atomic_fungus (atomic_fungus) wrote,
atomic_fungus
atomic_fungus

#2255: My motorcycle

...because Og asked and I realized I've never talked about it.



...this isn't mine, but it for damn sure is the EXACT SPITTING IMAGE OF IT, except the one in the video is in much better shape. Mine sounds exactly like that one.

Unlike the one in the video, mine's still street legal: it's got lights and everything.



Again, this isn't mine, but is really close: mine doesn't have the rack on the back, over the taillight. Mine's a lot dirtier, too.

I don't have a motorcycle license; I never needed it. I only rode this bike off-road, though I sneaked some on-road riding from time to time, once in a long while. (For a little while it had plates and insurance on it, but I never got over to the DMV to take the test, worse luck.)

There seem to be a lot of green TS-90s out there. (Well, it was 1972, after all.)

What I want to do is to take the thing apart and clean everything completely. Use Ajax on the chrome with a toothbrush; get 38 years of accumulated grime and filth off the frame and other parts; get new tires and inner tubes on it; and generally restore it to "as new as possible" condition.

I'm going to need the services of a welding shop to fix a couple of things. The exhaust pipe cracked in like 1974, and was improperly welded; I think someone with a decent TIG welder could do a better job. Also, the taillight assembly needs some welding in a couple spots, though I might be able to do that myself with the flux-core unit in my garage.

I want to clean out all the fluid reservoirs and put in fresh everything. (The engine is a two-cycle engine but it uses oil injection.) I want to clean the carb and get it all nice and sparkly, and running well enough; then I want to take it to someone who knows how to adjust carbs and get it adjusted.

A tune-up is a foregone conclusion--points, plug, everything that I can find replacements for--along with the carb adjustment because it'd be nice if I didn't have to crank and crank the kick start to get it started, then nurse the choke until it's warmed up.

The motorcycle was bought new in 1972 for my oldest sister. At the time, there was a big field across the street from our house, and there were extensive woods about 1/4 mile away which everyone in the neighborhood used for all sorts of recreation. The hills were great for sledding in winter; in summer the creek was good for wading (as long as you didn't go too far downstream to where the village sewage discharge was) and it was cool in the forest. There were paths all over the place.

Besides the nearby woods, there was Old Road, where the trolley tracks used to run. One could go east of the lumberyard and ride north all the way to Steger; there were paths all over the place. There was also the former golf course west of the high school. It had gone under sometime in the 1930s; all that remained of it was a little bit of landscaping and two brick pillars by the road, where the entry gate had been.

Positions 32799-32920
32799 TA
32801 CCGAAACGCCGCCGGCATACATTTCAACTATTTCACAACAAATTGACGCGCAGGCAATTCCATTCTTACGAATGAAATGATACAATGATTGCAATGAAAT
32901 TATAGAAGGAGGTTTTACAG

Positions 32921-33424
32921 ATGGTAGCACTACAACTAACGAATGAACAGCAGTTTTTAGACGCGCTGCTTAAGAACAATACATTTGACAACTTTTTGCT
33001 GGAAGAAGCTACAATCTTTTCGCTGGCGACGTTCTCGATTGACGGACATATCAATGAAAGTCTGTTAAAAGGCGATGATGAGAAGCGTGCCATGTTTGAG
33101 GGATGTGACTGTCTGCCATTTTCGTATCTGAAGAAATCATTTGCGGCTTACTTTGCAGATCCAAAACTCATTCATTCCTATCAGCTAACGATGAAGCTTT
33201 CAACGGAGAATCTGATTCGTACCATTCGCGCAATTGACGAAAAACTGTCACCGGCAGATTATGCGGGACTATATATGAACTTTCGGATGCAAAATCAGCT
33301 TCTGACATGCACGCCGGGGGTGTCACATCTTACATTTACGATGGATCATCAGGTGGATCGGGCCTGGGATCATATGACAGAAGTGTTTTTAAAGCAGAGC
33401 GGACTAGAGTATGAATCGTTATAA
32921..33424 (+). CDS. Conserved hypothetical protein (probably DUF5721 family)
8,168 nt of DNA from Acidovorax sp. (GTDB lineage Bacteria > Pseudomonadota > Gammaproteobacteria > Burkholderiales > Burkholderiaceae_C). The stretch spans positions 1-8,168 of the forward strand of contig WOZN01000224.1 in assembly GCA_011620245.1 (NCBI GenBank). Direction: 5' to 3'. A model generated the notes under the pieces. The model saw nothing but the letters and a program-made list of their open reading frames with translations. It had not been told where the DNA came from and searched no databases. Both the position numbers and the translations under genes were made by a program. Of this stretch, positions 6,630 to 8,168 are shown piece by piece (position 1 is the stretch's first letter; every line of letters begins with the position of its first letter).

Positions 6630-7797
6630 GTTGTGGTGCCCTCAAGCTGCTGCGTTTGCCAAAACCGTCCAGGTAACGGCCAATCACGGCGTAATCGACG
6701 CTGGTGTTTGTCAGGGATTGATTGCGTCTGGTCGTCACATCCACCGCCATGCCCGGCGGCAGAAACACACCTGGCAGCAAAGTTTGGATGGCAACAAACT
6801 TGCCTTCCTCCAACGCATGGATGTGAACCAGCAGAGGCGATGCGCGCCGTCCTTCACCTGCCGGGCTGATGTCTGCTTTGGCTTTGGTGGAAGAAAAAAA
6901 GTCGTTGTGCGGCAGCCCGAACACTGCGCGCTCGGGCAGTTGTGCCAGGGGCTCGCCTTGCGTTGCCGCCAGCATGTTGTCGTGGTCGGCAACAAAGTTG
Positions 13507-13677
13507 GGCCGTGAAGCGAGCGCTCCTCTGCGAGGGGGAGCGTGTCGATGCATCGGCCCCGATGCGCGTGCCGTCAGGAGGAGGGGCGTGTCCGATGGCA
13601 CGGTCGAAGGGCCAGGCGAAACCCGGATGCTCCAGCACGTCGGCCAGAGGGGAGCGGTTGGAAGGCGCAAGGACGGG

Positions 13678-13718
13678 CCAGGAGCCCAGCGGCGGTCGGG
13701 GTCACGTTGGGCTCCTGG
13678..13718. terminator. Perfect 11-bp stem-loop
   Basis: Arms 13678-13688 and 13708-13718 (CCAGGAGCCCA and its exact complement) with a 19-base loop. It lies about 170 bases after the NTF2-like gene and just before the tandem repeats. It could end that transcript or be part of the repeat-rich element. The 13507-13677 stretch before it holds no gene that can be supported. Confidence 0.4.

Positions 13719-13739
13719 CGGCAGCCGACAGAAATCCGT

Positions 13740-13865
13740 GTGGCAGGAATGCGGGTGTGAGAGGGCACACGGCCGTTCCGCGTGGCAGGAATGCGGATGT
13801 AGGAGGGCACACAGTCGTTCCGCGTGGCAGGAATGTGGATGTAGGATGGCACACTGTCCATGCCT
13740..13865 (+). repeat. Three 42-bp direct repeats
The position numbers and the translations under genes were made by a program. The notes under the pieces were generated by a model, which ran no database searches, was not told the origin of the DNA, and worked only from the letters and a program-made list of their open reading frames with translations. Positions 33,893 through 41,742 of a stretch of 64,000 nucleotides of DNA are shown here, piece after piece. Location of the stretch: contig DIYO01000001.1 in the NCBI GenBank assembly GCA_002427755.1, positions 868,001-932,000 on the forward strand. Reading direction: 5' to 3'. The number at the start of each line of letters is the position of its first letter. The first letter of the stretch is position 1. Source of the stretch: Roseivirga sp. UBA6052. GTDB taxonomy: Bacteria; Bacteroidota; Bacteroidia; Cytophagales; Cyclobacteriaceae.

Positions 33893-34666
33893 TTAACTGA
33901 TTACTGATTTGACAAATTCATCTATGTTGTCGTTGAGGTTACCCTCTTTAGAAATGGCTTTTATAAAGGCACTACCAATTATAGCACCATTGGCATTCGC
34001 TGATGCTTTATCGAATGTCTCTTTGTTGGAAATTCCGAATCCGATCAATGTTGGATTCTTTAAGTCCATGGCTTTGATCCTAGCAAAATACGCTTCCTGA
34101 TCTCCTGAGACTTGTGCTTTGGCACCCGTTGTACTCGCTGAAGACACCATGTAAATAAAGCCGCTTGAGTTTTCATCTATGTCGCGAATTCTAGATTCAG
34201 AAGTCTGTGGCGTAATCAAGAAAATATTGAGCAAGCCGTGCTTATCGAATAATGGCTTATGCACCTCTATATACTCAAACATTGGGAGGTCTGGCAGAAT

Of course, houses were built in the field; the woods got a road and some houses, and the rest was marked "off limits" to just about everyone. "Old Road" was also restricted, and in the late 1990s it got developed. The former golf course is the site of the new high school.

In short, there really aren't many places left in Crete where one can ride a dirt bike. At least, not if you have to walk the thing there and back again. And while a youngster can usually get away with riding an unlicensed and uninsured dirt bike on the street, the police tend to take a dimmer view of a 43-year-old man doing it. (At that age you're supposed to know better. And have the wherewithal to obey the freakin' law.)

My sister sold it to my brother, who had it for a while before he bought a Honda Nighthawk 650 and sold the Suzuki to my Dad; who then sold it to me in 1993 when I wanted to get it plated and insured with a view to riding it around town. The one constant in the whole thing is that Dad insisted that the motorcycle not be sold outside the family. I was never really sure why, unless he was concerned about liability (that wouldn't surprise me, knowing him).

It's a dirt bike, and I'm not a road bike kind of guy; which is why I want to get a trailer hitch on the Jeep and then get one of those load platforms to strap the thing to. Then I can haul it to places where I can ride it without having to worry about teenage morons texting their girlfriends and not seeing the dork on the motorcycle until after he's knocked him into the next time zone....
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